As a Race organiser, The Ocean Race will be climate positive by the end of the next Race and will have slashed greenhouse gas emissions by almost half. Being ‘Climate Positive’ means drawing down more GHG emissions than are produced.
The Ocean Race has identified GHG reductions of up to 45% could be achieved in the next race, compared to the 2017-18 race. This would be achieved through efficient event logistics, maximising renewable energy and careful management of resources, including materials, food, waste and water. The climate positive status will be possible through taking a restorative approach in carbon offsetting more than the GHG footprint, ideally through the emerging blue carbon approach, combined with the cumulative positive impact of the Race’s climate advocacy.
During the last Race, organiser emissions made up a third of the Race’s overall emissions, with the remainder from race teams, partners, and hospitality guests.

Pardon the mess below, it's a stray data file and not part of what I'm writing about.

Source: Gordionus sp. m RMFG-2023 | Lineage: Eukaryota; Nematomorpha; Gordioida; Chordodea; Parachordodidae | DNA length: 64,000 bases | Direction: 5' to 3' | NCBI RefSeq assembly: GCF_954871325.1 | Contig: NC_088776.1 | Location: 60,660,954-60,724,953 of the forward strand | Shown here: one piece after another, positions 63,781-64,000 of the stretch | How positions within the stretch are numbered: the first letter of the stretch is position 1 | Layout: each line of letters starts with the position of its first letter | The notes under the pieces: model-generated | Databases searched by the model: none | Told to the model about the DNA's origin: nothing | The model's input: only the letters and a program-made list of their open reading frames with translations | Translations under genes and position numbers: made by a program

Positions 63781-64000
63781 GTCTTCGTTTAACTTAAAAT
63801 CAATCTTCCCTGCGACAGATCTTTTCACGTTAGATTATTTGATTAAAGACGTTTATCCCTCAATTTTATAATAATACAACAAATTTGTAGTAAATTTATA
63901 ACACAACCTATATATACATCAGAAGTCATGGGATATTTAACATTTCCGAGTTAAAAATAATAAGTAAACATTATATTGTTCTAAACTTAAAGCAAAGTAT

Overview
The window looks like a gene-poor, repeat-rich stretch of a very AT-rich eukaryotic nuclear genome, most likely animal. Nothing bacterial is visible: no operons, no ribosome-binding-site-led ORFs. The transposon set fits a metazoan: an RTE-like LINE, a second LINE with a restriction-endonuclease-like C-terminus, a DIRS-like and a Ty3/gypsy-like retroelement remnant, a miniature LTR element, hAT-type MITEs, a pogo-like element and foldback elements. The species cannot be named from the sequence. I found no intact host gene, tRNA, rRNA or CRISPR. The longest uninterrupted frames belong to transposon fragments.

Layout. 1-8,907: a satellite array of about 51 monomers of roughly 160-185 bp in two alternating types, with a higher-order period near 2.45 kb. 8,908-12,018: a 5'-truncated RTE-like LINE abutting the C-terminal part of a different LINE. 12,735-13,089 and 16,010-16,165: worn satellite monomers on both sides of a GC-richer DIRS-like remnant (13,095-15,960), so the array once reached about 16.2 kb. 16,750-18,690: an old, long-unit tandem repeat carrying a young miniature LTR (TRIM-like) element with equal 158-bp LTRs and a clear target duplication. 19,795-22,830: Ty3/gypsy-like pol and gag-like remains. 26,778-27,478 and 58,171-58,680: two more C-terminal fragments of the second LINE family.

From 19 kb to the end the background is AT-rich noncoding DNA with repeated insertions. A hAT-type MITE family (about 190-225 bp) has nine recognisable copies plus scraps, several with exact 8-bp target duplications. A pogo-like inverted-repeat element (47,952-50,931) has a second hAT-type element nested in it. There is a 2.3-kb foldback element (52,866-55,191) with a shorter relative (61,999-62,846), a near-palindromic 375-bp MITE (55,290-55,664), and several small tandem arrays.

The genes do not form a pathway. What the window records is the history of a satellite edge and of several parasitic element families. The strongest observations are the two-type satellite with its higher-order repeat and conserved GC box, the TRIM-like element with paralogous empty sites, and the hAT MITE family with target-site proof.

Anne-Cécile Turner continues: “For The Ocean Race to become climate positive by 2022-23 we need our racing nations, partners and teams to join us on this journey. Most of these stakeholders are taking positive steps on climate action, and we are on track to achieve our aim. Collaboration is the key to protecting and restoring the ocean. We will continue to seize opportunities to drive action wherever we can.”
The climate initiative supports global commitments and science-based targets to limit global warming to 1.5 degrees, aligned with the Paris Agreement. The Ocean Race has also joined the United Nations Sports for Climate Action initiative, as part of a sports industry collective response and commitment to take action on climate change during a decade of dedicated action to restore the seas.
The Ocean Race’s sustainability programme ‘Racing with Purpose’ is supported and developed in collaboration with Premier Partner 11th Hour Racing.Sun rise during the Itajai, Brazil to Newport, USA leg © Brian Carlin
What do we mean by Climate Positive?
Being ‘Climate Positive’ means drawing down more GHG emissions than we produce. This will be achieved through investment in restoration projects which sequester carbon, enhance biodiversity and are socially beneficial.
The Ocean Race will invest in nature-based solutions, such as seagrass, mangrove and kelp forests as much as possible, supporting a combination of verified offset projects and providing contributions to community-lead restoration and conservation projects.